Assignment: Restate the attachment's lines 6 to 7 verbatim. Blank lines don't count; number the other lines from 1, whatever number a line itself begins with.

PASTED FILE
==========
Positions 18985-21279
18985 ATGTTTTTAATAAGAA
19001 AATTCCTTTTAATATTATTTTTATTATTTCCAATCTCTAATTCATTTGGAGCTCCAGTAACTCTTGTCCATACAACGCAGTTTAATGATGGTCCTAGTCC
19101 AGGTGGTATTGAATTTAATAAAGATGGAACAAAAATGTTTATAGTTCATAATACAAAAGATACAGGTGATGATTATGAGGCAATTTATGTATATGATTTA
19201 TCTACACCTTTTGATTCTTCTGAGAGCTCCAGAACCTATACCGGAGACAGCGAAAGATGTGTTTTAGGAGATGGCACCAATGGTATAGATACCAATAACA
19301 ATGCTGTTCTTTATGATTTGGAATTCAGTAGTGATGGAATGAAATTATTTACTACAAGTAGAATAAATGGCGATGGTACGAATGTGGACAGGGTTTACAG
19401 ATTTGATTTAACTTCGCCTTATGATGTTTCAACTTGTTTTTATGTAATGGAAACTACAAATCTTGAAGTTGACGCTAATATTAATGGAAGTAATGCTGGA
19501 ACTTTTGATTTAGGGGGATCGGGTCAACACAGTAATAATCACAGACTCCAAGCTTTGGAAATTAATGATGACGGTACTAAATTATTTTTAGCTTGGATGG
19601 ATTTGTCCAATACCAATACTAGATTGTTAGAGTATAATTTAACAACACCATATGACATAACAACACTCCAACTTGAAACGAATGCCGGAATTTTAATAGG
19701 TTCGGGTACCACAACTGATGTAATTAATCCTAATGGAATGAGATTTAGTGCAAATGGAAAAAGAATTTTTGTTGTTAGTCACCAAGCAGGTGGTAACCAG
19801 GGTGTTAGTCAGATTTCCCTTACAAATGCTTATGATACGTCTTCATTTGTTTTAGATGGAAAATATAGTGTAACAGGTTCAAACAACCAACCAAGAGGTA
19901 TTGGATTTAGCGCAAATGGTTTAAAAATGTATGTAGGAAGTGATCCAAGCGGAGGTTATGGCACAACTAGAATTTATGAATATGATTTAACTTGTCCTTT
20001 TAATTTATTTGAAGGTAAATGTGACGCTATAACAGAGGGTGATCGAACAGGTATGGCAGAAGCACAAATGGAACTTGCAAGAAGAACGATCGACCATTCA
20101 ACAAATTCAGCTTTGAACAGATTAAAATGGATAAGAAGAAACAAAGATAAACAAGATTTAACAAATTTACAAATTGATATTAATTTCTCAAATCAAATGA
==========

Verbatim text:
19301 ATGCTGTTCTTTATGATTTGGAATTCAGTAGTGATGGAATGAAATTATTTACTACAAGTAGAATAAATGGCGATGGTACGAATGTGGACAGGGTTTACAG
19401 ATTTGATTTAACTTCGCCTTATGATGTTTCAACTTGTTTTTATGTAATGGAAACTACAAATCTTGAAGTTGACGCTAATATTAATGGAAGTAATGCTGGA